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Lafayette Police To Crack Down On "Rogue" Bikers

Not the greasy, smelly, oily and mean as a warthog kind of biker -- the Spandex and funny shoes kind.

 

Lafayette Police Chief Eric Christensen hasn't had time to warm his office chair since landing the job as the city's top officer -- and everyone, it seems, is clamoring for his attention.

"Over the past few weeks, I have received a number of complaints from residents regarding rogue bicyclists in the neighborhoods – bicyclists, that is, who fail to recognize that the rules of the road apply to them, too," the chief wrote in a weekly message.

Many Patchers have expressed similar concerns with some two-wheelers, and residents have gone to the chief offering tips on violation hot spots and even offering "to make their driveways and bushes available for officers to hide in and behind."

Christensen said the input helps, and that the department will be deploying its motorcycles and police bicycles over the next few months because "everyone needs to follow the rules of the road, regardless of whether you are on two or four wheels."

If you have a traffic complaint regarding your neighborhood, the chief asks that you contact him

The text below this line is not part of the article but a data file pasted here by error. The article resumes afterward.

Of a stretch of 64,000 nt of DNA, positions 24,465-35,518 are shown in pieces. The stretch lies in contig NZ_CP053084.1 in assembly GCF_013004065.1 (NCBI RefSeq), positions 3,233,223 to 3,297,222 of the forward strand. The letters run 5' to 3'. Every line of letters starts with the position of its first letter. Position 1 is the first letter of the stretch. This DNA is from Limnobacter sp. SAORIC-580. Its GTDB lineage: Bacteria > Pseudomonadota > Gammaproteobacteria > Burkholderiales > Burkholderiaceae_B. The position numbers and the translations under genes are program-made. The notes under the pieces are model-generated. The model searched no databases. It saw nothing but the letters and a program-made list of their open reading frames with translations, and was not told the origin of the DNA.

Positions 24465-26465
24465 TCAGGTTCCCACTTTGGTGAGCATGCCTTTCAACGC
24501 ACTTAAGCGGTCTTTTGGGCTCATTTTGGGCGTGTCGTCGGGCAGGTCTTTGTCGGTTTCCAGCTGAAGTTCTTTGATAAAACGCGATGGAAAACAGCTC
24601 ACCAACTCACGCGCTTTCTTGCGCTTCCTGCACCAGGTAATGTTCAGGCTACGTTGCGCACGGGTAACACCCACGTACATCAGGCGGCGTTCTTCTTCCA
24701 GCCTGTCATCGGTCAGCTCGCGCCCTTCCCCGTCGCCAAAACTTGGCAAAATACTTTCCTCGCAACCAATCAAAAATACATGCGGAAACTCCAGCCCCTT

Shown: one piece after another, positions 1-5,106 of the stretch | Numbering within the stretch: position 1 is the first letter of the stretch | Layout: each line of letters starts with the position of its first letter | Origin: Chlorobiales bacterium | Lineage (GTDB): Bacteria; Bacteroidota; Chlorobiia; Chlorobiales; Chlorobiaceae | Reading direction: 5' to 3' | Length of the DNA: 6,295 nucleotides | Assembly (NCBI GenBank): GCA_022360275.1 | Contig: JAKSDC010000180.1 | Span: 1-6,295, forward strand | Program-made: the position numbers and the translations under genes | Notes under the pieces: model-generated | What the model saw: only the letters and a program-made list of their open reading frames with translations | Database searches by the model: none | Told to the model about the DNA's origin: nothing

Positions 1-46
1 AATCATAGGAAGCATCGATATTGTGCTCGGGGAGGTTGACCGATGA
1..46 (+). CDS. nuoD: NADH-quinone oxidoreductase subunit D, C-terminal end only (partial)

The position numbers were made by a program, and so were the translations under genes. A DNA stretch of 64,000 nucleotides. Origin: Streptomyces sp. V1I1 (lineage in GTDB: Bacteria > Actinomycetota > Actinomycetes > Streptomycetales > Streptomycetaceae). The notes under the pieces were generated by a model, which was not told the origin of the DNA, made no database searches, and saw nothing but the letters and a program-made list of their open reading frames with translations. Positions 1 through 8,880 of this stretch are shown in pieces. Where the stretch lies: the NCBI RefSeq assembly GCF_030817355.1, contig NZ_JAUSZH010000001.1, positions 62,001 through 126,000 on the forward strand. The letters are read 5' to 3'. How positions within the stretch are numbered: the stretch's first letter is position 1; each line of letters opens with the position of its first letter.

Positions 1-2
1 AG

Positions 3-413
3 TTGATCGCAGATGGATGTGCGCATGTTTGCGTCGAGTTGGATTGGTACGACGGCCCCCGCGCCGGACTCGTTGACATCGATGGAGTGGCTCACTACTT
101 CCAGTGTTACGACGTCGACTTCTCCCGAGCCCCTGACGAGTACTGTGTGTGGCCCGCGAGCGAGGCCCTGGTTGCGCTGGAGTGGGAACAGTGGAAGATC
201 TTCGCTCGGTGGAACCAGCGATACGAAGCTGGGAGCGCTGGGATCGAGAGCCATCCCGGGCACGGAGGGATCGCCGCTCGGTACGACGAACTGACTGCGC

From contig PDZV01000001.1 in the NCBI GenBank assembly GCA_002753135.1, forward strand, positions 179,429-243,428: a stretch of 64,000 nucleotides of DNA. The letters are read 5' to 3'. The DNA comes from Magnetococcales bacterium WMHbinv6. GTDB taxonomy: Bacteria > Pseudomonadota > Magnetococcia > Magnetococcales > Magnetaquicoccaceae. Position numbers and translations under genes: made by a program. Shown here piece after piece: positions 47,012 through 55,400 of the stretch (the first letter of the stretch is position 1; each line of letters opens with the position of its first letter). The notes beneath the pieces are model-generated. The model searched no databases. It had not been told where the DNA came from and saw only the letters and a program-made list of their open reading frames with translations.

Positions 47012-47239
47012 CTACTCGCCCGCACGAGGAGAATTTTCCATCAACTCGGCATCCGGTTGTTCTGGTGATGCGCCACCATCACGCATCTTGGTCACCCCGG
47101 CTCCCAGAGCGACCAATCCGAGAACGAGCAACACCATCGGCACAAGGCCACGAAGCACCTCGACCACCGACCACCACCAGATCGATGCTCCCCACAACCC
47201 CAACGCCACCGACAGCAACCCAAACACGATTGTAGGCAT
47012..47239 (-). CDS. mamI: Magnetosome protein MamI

Jose June 07, 2012 at 11:14 PM
Sounds familiar. Sounds like you have been married for a while...If I didn't shave every once in a while I don't think I would know what I look like. I keep pictures around the house of a younger me to offset the time in front of the mirror shaving.
J.D. O'Connor (Editor) June 07, 2012 at 11:22 PM
Ha! Must be more than one "Bear Flag Bikers" pedaling around! Come back anytime...
Chris F. June 07, 2012 at 11:37 PM
@ Regular Guy Just because they are arrogant bastards taking up the road doesn't mean that I have Road Rage towards them. I will have you know that according to countless newspapers and many magazines including Time Magazine have shown me in my all my glory as the leader of "America's Scariest Biker Gang" Trust me when I say I have done my share of riding and I know how to be a courteous rider. I know that I am supposed to stop at stop lights and signs just like vehicles. I know I am not to ride three a breast. I know that I do not own the road as the taxes that pay for the roads are generated mostly from fuel taxes. I also use bike lanes and bike paths (Yes that’s what they were made for but I know that cyclist won't use them because they are not kept clean like the roads where the cars blow all the debris from. I see countless riders that should be ticketed. I have seen many riders that have run into vehicles and then blamed the drivers. Just today I say a group of about twenty riders collectively run a stopsign in downtown Orinda. Cyclist should be fined just like the cars that have to share the roads with them.
Amanda June 07, 2012 at 11:48 PM
Chris~Seems like you haven't been on the trails or in the bike lane recently. The paved trails are VERY clean and clear of debris. The bike lanes, OTOH, are so cluttered and full of gravel, nails, broken glass, branches and garbage, that I'm always surprised that road bikers even want to/can ride there. This is why so many bikes have to ride in the traffic lanes.
David Holden June 08, 2012 at 12:07 AM
A lot of hostility, anger, and resentment out there by both bicyclists and drivers.
Jose June 08, 2012 at 12:15 AM
A Venusian crossing has been known to do that.
gavilan June 08, 2012 at 12:16 AM